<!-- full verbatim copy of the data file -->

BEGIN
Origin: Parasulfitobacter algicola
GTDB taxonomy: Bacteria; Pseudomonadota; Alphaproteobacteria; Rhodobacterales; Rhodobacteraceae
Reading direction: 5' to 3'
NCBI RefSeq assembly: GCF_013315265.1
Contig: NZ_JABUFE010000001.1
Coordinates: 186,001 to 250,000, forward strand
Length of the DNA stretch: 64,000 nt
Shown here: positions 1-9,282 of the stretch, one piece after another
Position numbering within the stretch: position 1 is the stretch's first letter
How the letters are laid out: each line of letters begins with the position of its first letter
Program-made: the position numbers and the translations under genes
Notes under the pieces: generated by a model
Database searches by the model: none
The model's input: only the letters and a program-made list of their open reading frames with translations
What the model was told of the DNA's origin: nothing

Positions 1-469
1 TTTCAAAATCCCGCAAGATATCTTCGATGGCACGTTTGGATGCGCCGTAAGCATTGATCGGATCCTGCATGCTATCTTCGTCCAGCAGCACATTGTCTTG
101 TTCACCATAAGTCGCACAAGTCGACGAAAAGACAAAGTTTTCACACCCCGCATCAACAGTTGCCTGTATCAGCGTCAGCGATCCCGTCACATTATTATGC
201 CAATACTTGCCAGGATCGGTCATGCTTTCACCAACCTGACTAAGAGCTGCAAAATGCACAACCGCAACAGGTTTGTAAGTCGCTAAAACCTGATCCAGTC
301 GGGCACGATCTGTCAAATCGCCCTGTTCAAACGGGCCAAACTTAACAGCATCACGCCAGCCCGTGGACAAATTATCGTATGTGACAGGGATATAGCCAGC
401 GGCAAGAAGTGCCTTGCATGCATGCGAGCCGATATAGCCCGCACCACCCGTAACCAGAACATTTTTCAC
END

Origin: Parasulfitobacter algicola
GTDB taxonomy: Bacteria; Pseudomonadota; Alphaproteobacteria; Rhodobacterales; Rhodobacteraceae
Reading direction: 5' to 3'
NCBI RefSeq assembly: GCF_013315265.1
Contig: NZ_JABUFE010000001.1
Coordinates: 186,001 to 250,000, forward strand
Length of the DNA stretch: 64,000 nt
Shown here: positions 1-9,282 of the stretch, one piece after another
Position numbering within the stretch: position 1 is the stretch's first letter
How the letters are laid out: each line of letters begins with the position of its first letter
Program-made: the position numbers and the translations under genes
Notes under the pieces: generated by a model
Database searches by the model: none
The model's input: only the letters and a program-made list of their open reading frames with translations
What the model was told of the DNA's origin: nothing

Positions 1-469
1 TTTCAAAATCCCGCAAGATATCTTCGATGGCACGTTTGGATGCGCCGTAAGCATTGATCGGATCCTGCATGCTATCTTCGTCCAGCAGCACATTGTCTTG
101 TTCACCATAAGTCGCACAAGTCGACGAAAAGACAAAGTTTTCACACCCCGCATCAACAGTTGCCTGTATCAGCGTCAGCGATCCCGTCACATTATTATGC
201 CAATACTTGCCAGGATCGGTCATGCTTTCACCAACCTGACTAAGAGCTGCAAAATGCACAACCGCAACAGGTTTGTAAGTCGCTAAAACCTGATCCAGTC
301 GGGCACGATCTGTCAAATCGCCCTGTTCAAACGGGCCAAACTTAACAGCATCACGCCAGCCCGTGGACAAATTATCGTATGTGACAGGGATATAGCCAGC
401 GGCAAGAAGTGCCTTGCATGCATGCGAGCCGATATAGCCCGCACCACCCGTAACCAGAACATTTTTCAC